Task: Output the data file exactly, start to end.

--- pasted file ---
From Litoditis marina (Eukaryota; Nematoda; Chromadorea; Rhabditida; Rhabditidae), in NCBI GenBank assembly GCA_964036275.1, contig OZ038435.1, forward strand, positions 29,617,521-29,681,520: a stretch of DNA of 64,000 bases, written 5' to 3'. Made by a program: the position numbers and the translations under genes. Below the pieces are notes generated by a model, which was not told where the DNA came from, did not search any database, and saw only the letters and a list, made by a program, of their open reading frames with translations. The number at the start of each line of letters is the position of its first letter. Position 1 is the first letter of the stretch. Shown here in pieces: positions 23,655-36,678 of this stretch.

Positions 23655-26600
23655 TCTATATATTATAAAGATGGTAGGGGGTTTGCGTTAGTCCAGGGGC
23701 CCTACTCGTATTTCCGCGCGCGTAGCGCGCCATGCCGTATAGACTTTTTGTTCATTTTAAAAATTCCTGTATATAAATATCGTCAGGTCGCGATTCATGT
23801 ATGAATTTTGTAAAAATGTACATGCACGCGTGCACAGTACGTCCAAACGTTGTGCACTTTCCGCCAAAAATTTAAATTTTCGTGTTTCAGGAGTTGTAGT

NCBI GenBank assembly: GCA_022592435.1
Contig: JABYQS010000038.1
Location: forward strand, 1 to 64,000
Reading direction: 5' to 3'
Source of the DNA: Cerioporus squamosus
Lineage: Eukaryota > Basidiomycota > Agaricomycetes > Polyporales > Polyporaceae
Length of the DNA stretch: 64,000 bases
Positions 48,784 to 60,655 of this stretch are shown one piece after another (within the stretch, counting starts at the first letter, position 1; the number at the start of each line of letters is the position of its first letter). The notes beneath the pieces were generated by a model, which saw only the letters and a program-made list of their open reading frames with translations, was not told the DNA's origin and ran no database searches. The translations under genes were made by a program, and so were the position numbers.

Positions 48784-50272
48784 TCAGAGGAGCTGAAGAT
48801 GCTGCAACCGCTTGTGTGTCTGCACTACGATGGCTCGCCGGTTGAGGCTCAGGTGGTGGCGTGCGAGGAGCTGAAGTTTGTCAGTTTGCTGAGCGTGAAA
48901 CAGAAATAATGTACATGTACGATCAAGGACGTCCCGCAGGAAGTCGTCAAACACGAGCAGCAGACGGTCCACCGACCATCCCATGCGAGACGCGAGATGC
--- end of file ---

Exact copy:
From Litoditis marina (Eukaryota; Nematoda; Chromadorea; Rhabditida; Rhabditidae), in NCBI GenBank assembly GCA_964036275.1, contig OZ038435.1, forward strand, positions 29,617,521-29,681,520: a stretch of DNA of 64,000 bases, written 5' to 3'. Made by a program: the position numbers and the translations under genes. Below the pieces are notes generated by a model, which was not told where the DNA came from, did not search any database, and saw only the letters and a list, made by a program, of their open reading frames with translations. The number at the start of each line of letters is the position of its first letter. Position 1 is the first letter of the stretch. Shown here in pieces: positions 23,655-36,678 of this stretch.

Positions 23655-26600
23655 TCTATATATTATAAAGATGGTAGGGGGTTTGCGTTAGTCCAGGGGC
23701 CCTACTCGTATTTCCGCGCGCGTAGCGCGCCATGCCGTATAGACTTTTTGTTCATTTTAAAAATTCCTGTATATAAATATCGTCAGGTCGCGATTCATGT
23801 ATGAATTTTGTAAAAATGTACATGCACGCGTGCACAGTACGTCCAAACGTTGTGCACTTTCCGCCAAAAATTTAAATTTTCGTGTTTCAGGAGTTGTAGT

NCBI GenBank assembly: GCA_022592435.1
Contig: JABYQS010000038.1
Location: forward strand, 1 to 64,000
Reading direction: 5' to 3'
Source of the DNA: Cerioporus squamosus
Lineage: Eukaryota > Basidiomycota > Agaricomycetes > Polyporales > Polyporaceae
Length of the DNA stretch: 64,000 bases
Positions 48,784 to 60,655 of this stretch are shown one piece after another (within the stretch, counting starts at the first letter, position 1; the number at the start of each line of letters is the position of its first letter). The notes beneath the pieces were generated by a model, which saw only the letters and a program-made list of their open reading frames with translations, was not told the DNA's origin and ran no database searches. The translations under genes were made by a program, and so were the position numbers.

Positions 48784-50272
48784 TCAGAGGAGCTGAAGAT
48801 GCTGCAACCGCTTGTGTGTCTGCACTACGATGGCTCGCCGGTTGAGGCTCAGGTGGTGGCGTGCGAGGAGCTGAAGTTTGTCAGTTTGCTGAGCGTGAAA
48901 CAGAAATAATGTACATGTACGATCAAGGACGTCCCGCAGGAAGTCGTCAAACACGAGCAGCAGACGGTCCACCGACCATCCCATGCGAGACGCGAGATGC